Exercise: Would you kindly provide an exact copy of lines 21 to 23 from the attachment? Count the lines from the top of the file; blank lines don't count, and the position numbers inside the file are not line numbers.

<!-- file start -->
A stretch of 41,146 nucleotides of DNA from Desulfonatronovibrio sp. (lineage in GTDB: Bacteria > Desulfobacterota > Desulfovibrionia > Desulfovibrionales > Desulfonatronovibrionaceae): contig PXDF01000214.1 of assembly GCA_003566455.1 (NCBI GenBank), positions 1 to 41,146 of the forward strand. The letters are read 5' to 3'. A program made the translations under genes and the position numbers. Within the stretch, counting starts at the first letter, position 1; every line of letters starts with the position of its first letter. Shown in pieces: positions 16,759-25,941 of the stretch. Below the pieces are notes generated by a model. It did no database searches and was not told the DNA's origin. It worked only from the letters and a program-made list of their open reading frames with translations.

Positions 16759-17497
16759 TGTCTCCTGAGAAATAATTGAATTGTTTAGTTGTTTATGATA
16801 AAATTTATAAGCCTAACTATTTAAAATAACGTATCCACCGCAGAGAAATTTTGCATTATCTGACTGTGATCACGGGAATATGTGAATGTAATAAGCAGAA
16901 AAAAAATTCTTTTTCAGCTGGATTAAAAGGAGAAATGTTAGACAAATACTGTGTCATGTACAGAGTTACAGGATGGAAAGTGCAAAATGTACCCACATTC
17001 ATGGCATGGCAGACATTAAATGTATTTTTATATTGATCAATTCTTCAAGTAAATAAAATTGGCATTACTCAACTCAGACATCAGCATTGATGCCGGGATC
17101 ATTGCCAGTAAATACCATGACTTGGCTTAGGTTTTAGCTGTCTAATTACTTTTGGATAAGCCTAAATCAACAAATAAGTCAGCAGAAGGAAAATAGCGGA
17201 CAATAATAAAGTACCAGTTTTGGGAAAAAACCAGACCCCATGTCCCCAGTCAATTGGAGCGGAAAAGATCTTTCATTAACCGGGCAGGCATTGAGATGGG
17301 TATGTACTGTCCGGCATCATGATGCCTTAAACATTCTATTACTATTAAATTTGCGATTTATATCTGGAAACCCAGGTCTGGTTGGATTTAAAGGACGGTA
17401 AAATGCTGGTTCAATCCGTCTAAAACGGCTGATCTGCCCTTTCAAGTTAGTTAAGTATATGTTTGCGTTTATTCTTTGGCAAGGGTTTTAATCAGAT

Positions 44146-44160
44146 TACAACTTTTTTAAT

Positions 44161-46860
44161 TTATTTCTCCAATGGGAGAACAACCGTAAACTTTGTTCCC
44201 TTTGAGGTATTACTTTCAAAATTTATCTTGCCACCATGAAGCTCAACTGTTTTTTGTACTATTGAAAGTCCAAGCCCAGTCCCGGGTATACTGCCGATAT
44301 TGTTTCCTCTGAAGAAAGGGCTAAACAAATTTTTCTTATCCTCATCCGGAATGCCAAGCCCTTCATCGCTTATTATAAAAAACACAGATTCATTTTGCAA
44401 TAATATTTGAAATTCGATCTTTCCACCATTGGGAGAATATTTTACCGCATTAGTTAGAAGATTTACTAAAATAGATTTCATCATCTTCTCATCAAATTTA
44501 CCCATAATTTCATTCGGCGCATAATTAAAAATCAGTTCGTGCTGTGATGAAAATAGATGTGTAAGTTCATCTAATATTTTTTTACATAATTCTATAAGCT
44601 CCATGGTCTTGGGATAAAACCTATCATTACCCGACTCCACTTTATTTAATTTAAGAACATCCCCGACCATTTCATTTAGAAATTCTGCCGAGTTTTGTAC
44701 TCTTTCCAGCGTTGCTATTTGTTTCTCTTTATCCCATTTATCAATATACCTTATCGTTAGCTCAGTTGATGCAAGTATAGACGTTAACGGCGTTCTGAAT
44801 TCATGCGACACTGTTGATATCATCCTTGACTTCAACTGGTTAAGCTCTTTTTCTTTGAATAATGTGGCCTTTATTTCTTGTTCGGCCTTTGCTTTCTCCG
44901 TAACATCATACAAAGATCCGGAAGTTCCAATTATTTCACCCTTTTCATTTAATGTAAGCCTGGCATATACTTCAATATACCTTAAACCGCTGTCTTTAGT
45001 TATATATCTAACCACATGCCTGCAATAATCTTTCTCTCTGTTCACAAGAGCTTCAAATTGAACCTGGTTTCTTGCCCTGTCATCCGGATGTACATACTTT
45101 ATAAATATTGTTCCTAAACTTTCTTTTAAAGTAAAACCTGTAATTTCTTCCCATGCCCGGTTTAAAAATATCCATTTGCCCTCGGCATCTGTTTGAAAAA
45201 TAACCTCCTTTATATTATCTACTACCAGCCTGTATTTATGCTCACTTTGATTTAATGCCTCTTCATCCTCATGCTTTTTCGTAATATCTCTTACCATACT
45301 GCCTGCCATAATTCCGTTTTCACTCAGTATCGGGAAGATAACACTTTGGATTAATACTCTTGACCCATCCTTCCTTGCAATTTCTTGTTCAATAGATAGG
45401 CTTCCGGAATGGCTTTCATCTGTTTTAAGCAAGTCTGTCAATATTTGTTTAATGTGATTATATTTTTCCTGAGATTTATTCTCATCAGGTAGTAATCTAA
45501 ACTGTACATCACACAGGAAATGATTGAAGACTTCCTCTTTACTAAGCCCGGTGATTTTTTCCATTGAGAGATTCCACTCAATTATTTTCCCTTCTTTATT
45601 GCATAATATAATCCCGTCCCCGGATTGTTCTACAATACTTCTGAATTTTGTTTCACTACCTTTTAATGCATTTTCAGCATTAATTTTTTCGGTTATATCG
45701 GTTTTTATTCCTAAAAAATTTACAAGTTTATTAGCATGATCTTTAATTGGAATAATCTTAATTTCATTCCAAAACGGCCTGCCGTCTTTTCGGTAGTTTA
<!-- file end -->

44801 TCATGCGACACTGTTGATATCATCCTTGACTTCAACTGGTTAAGCTCTTTTTCTTTGAATAATGTGGCCTTTATTTCTTGTTCGGCCTTTGCTTTCTCCG
44901 TAACATCATACAAAGATCCGGAAGTTCCAATTATTTCACCCTTTTCATTTAATGTAAGCCTGGCATATACTTCAATATACCTTAAACCGCTGTCTTTAGT
45001 TATATATCTAACCACATGCCTGCAATAATCTTTCTCTCTGTTCACAAGAGCTTCAAATTGAACCTGGTTTCTTGCCCTGTCATCCGGATGTACATACTTT